The Wilds, by Julia Elliott (October): When I asked the editor at the Tin House booth what one book she'd recommend from the fall list, she handed me this without hesitation. That's enough for me, but even better is the catalog description, that Elliott's "language-driven fiction uses outlandish tropes to capture poignant moments in her humble characters' lives."

The World Split Open: Great Writers on How and Why We Write, A Literary Arts Reader (November): In celebration of the 30th anniversary of Literary Arts, Tin House has compiled highlights from the series into a single volume, including entries from Margaret Atwood, Marilynne Robinson (!), E.L. Doctorow, and Ursula K. LeGuin, among many others.

Recently released titles that caught my eye: Who are we kidding, there were lots of great titles but the illustrated edition of Walt Whitman's Song of Myself was the most impressive:

Whitman IlluminatedSong of Myself, by Walt Whitman (illustrated by Allen Crawford), on sale now: Perhaps one of the absolute prettiest books I've ever seen, and an edition that should grace the shelves of any lovers of poetry, Whitman, and/or book design.

What small press titles are you looking forward to this year?

7 comments

  1. Thanks for highlight what smaller presses have to offer. They sometimes get lost in the hub-bub created by the larger houses. There are a few that I will keep my eye on.

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  2. I really want someone else to read Duplex! I read it when it was out in hardcover last year and it's such a mindbender of a book that I always what to chat about it with other people.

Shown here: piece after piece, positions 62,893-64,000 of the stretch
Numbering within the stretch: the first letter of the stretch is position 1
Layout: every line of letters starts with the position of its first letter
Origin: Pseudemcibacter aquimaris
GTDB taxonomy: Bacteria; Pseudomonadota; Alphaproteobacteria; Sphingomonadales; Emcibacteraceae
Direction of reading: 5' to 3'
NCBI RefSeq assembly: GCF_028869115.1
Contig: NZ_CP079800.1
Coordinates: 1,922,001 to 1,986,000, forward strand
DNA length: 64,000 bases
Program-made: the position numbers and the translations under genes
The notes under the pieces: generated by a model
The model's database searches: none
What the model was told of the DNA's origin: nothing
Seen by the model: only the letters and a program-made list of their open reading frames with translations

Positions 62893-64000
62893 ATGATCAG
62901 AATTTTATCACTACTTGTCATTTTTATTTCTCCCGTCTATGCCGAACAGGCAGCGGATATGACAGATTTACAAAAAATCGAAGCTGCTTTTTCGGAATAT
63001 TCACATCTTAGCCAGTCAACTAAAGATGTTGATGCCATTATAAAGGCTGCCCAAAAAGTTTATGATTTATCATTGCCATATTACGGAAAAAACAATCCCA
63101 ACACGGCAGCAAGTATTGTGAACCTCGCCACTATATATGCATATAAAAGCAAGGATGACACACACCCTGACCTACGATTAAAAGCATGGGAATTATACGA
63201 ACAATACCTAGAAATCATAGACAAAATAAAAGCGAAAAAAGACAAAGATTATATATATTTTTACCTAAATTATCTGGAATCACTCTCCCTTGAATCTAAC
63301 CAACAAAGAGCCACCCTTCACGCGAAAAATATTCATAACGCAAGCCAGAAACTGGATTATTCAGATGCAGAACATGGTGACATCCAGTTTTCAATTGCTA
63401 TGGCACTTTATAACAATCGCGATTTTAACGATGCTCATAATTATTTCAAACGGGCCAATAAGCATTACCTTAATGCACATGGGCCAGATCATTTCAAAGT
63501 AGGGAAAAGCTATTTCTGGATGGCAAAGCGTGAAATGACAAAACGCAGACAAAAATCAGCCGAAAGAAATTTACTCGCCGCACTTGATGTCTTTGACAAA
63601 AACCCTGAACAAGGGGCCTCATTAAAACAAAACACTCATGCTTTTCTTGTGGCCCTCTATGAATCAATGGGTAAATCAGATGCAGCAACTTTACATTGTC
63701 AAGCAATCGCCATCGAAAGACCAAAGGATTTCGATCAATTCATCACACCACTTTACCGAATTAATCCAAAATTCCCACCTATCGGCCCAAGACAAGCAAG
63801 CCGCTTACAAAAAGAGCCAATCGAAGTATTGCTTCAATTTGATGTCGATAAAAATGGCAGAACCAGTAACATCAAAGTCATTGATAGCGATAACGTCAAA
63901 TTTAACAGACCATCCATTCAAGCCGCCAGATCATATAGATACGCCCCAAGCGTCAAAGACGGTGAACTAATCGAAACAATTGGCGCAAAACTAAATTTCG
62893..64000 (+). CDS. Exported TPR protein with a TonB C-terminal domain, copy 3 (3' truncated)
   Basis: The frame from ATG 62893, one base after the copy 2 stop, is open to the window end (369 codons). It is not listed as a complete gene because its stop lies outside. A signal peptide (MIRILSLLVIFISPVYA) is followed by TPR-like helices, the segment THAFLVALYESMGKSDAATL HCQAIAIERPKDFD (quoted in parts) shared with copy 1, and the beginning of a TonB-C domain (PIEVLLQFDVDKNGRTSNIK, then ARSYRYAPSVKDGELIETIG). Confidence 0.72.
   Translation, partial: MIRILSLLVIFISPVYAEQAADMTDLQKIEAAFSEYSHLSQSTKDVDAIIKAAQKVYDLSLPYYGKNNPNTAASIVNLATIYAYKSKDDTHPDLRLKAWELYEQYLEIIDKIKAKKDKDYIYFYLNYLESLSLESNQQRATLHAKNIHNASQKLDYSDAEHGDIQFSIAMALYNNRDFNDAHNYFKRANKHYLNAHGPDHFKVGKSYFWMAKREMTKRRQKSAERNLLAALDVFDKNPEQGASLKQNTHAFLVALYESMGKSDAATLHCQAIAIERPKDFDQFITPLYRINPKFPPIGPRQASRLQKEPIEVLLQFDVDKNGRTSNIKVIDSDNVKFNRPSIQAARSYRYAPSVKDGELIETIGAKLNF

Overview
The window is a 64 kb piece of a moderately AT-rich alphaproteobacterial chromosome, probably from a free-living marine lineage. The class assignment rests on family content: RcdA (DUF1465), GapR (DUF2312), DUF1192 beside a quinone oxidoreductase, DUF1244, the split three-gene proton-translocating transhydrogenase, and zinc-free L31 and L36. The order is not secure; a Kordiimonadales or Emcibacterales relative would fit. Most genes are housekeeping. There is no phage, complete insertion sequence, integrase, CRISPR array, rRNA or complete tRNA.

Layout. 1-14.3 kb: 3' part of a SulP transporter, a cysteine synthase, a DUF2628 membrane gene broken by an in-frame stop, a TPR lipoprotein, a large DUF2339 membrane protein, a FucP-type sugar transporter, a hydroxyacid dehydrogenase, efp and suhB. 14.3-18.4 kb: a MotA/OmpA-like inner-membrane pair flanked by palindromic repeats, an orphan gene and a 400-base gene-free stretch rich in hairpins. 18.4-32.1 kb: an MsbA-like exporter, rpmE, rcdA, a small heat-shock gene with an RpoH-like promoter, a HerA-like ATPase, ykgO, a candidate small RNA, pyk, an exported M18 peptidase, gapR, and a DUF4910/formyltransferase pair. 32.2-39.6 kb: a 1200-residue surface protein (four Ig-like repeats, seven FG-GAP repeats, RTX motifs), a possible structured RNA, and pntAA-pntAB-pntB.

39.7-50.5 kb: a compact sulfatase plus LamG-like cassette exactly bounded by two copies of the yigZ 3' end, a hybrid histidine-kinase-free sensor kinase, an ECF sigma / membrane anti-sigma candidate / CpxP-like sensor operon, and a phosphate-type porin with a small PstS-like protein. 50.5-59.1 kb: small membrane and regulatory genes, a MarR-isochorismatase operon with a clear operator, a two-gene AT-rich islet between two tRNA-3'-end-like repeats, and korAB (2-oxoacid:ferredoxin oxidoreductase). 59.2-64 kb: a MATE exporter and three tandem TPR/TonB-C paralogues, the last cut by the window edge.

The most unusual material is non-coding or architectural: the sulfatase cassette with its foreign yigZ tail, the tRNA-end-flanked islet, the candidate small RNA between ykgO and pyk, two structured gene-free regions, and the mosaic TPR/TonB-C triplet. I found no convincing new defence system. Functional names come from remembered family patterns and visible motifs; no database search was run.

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  3. Agreed, they can be much easier to miss with all the hype of larger houses. But they have so many interesting and beautiful titles!

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  4. Mindbender is a good word based on the description I read... it's on my list and I'll be sure to find you if/when I finish it!

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  5. I'm ashamed that I do not read many small press books these days. I love the cover of Duplex! I read Davis's The Girl Who Trod on a Loaf years ago, also a strange fairy tale for adults.

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  6. Lisa Almeda SumnerJune 23, 2014 at 1:02 PM

    Wow, I feel like I need to write every one of these titles down. I've read two previous books by Eula Biss, and I'm happy to see she has another one out. Thanks for posting--I probably wouldn't have found all these titles on my own.

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  7. I've never read anything by her, but this one sounds really interesting to me. And I'm glad you found some things here that were worth writing down!